There is a personal angle to this. I am a second-generation Bihari migrant myself. I am very familiar with the ambience that has been shown in the film. My father came from Bihar to settle here when he was quite young. My entire growth as an immigrant to Delhi was and is still riddled with questions that keep haunting me all the time. Am I still an immigrant or have I now become a homing native of Delhi? What are the differences between the inside world you live within and the world out there you are constantly challenged to negotiate? These are questions that drive me and, in many ways, I identify with my protagonist and try to narrate his story.
How did the film take this shape?
As we were scripting and then shooting the film, the narrative began to offer a point of view of a Delhi migrant’s life and also the lives of the people he shares his life with – his pregnant sister, her husband, the girl who is interested in him etc. Even the cameos of the policeman, a glimpse of the jail cell and so on was aimed at exploring the power play that controls the life of a migrant in this city, specifically, trying to capture the life of a small man in a big system. In all these years, it is only Anamika Haksar who has portrayed Delhi in a new way in her stunning film, Ghode Ko Jalebi Khilane Le Jaa Riya Hoon (2018). I have said this before and I will say it again – Delhi is a city that tried to hide its poor behind sheets of metal and tin during the Commonwealth Games. It is a city built on the labour of its migrants, but is too ashamed to even acknowledge their presence.
How did you negotiate the challenges and the difficulties of shooting in public spaces which your film is mainly about?
The fact that the film had to be shot manly in and around Lutyens, the seat of power, permissions were very important and we did not want our shooting to be blocked by troubles around intrusion. But at the same time, this film had to go beyond mere permission to avoid legal hassles. It was necessary for us to consider the space and the time we were shooting, which turned out to be nerve-wracking for all of us. But it also made us think on our feet and constantly question our ways and improvise when we had to. But I repeat, this was only possible we got the required permissions.
Shooting with the monkeys must have been extremely challenging for the cast and crew?
Of course. This kept us on our toes constantly as every minute we were shooting with the monkeys in public spaces, we faced new challenges of how to shoot, how to reach where one monkey is perched on one branch but reaches another one by the time the camera reaches the earlier branch. Then gradually, we internalised this and began to look at it as a game we were all playing together, vying with the monkeys who were constantly trying to escape us.
How did you chance upon the actor Shardul Bhardwaj who plays the protagonist Anjani, the monkey chaser in the film? He has actually lived the character and it is difficult to believe that he is just acting out a role.
Shardul is basically from theatre and I have seen him performing on stage for many years now. I have also conducted a workshop at the FTII in which he had participated. I was looking for an actor who would not play a victim but a normal man placed in difficult circumstances at work and at ‘home’. I did not direct him much in a physical sense as I watched him grow into the character as he began to play it. He had to be an integral part of the world we were depicting in the film and he has really done a wonderful job. It was an extremely demanding character that went much against his natural grain as an actor. I have to add we were demanding too but he went beyond all our expectations.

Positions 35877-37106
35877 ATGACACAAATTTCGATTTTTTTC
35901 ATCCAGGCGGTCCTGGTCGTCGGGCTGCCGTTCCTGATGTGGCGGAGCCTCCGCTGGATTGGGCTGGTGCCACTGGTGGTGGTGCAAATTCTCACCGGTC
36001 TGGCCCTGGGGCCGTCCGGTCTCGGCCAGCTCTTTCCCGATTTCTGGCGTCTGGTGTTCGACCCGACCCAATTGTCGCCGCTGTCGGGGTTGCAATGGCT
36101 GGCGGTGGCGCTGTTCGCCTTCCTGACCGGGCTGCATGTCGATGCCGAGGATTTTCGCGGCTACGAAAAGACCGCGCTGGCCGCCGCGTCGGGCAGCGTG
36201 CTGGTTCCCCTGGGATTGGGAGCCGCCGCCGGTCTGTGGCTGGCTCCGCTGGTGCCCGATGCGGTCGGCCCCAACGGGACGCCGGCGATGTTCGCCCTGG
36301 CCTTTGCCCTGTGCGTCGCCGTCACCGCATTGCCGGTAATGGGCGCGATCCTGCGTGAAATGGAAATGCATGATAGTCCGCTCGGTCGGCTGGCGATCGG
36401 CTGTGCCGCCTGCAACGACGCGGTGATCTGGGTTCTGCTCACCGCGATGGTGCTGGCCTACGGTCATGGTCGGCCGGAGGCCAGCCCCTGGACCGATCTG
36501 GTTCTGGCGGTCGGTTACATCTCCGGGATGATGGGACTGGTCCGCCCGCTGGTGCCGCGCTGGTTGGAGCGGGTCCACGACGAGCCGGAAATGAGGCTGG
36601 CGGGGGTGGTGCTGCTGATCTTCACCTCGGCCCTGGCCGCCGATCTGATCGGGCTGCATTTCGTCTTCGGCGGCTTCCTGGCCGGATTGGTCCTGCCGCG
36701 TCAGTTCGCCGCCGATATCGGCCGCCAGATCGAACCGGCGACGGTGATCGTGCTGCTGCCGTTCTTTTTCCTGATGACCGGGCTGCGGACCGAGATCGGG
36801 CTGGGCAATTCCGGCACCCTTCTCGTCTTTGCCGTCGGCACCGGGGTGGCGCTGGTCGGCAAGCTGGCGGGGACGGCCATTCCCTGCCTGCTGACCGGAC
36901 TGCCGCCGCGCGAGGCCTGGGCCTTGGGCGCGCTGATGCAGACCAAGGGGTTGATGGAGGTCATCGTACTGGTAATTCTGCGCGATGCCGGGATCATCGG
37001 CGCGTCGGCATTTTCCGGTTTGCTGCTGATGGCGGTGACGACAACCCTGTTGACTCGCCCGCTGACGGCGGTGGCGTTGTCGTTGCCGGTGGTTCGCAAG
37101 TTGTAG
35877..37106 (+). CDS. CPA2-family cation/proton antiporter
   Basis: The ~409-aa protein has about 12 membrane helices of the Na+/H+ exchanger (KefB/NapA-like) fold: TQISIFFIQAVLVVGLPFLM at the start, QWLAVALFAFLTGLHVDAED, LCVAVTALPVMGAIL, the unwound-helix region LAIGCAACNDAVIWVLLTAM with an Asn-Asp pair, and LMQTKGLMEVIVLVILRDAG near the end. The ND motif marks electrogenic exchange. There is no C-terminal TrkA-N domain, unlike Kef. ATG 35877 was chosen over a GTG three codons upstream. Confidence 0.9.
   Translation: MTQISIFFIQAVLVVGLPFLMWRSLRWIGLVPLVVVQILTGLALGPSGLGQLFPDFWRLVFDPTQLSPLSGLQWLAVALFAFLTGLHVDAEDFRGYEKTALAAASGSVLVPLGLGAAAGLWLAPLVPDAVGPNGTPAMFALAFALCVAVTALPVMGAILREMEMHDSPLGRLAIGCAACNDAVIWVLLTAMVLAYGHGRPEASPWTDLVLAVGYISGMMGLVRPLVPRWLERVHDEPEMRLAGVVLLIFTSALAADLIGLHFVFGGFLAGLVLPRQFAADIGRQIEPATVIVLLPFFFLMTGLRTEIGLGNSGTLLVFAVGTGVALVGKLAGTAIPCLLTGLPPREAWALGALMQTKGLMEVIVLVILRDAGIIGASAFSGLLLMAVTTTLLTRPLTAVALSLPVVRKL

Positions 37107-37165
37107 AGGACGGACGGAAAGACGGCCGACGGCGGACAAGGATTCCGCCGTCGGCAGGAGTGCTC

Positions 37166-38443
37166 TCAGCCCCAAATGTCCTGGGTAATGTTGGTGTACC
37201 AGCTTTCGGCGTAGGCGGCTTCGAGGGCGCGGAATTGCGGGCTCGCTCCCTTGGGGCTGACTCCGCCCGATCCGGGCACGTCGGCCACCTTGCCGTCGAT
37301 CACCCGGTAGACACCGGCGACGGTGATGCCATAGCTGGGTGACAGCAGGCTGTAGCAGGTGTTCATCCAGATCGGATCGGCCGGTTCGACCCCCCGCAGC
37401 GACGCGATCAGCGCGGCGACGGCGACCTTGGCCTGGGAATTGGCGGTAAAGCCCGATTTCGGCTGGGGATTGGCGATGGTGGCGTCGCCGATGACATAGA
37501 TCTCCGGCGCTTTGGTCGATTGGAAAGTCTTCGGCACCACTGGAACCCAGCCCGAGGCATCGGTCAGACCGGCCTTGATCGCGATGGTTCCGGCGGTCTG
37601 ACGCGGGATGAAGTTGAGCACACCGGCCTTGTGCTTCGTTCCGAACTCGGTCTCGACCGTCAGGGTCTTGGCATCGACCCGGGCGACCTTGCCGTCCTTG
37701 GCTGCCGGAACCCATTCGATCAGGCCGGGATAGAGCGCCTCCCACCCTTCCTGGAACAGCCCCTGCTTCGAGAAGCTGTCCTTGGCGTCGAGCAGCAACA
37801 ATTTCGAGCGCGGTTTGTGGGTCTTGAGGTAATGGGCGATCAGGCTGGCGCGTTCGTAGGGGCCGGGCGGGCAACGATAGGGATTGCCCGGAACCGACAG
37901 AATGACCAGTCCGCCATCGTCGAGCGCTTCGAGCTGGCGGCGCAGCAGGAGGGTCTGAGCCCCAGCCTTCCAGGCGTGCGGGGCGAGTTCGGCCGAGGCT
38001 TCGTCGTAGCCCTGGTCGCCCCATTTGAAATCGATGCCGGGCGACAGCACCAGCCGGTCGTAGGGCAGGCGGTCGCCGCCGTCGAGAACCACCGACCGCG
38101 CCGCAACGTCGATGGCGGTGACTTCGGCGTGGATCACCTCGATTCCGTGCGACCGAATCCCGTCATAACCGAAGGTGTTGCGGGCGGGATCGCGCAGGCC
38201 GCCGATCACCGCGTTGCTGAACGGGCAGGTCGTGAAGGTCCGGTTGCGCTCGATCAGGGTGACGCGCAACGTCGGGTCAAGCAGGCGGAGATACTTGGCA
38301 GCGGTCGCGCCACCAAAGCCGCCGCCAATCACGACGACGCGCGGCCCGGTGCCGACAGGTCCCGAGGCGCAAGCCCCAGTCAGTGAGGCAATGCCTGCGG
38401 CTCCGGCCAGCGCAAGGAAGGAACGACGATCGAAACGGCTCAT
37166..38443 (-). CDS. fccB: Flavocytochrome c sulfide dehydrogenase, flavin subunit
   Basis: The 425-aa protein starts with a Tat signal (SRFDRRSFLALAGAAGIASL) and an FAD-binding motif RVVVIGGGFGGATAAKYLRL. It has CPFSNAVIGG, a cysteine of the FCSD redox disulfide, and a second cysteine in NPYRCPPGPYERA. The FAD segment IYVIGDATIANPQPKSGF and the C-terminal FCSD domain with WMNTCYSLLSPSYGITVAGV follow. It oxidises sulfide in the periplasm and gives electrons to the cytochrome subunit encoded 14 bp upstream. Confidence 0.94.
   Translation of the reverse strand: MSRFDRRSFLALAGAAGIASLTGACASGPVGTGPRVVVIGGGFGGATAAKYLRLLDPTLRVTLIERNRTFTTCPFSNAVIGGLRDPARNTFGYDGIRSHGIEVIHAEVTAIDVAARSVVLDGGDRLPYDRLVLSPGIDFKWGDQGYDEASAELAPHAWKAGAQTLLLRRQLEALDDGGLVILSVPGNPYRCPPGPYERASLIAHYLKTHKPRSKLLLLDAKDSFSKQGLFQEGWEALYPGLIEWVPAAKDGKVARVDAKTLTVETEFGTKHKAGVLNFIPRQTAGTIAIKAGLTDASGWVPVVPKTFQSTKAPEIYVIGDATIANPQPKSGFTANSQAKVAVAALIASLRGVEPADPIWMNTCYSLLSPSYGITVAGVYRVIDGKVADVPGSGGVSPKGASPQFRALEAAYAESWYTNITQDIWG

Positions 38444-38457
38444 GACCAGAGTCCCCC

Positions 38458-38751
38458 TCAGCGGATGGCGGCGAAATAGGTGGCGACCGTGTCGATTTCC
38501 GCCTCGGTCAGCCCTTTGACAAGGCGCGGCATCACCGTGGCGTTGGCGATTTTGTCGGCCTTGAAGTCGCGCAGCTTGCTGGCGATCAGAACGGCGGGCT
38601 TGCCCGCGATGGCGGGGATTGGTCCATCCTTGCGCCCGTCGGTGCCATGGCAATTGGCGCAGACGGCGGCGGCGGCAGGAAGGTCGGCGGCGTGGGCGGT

Let us hear about the film festivals the film has been screened in.
The film opened in the International Competition section of the Pingyao International Film Festival, 2019 as the only Indian film in the section. Immediately after, the film had its India Premiere at the Jio MAMI Mumbai Film Festival, where it was awarded the Golden Gateway Award (Best Indian Film) as well as the Young Critic’s Award, along with a Special Mention for the lead actor of the film. It played as the opening film at the Dharamshala International Film Festival, and was shown as part of the New Talent Award section at the Hong Kong Asian Film Festival. Berlinale 2020 marked the European premiere of the film. These screenings and awards are very encouraging, I must admit because these are symbols that your film is being recognized across discerning audiences at home and abroad. At the same time, as a filmmaker, I would also hope for a theatrical release of the film which will help the film reach across a wider audience.
Lastly, how or why did you hit upon such an intriguing title?
We did have a working title before we all hit upon this strange one. If it sounds absurd and nonsensical, the very film, its content and its protagonist are also nonsensical and absurd if looked at closely. While on the one hand, it is a very real experience, it also has its surrealistic touches. Personally, my entire team feels that the title brings out the spirit of the film. To find out what it means, one must see the film.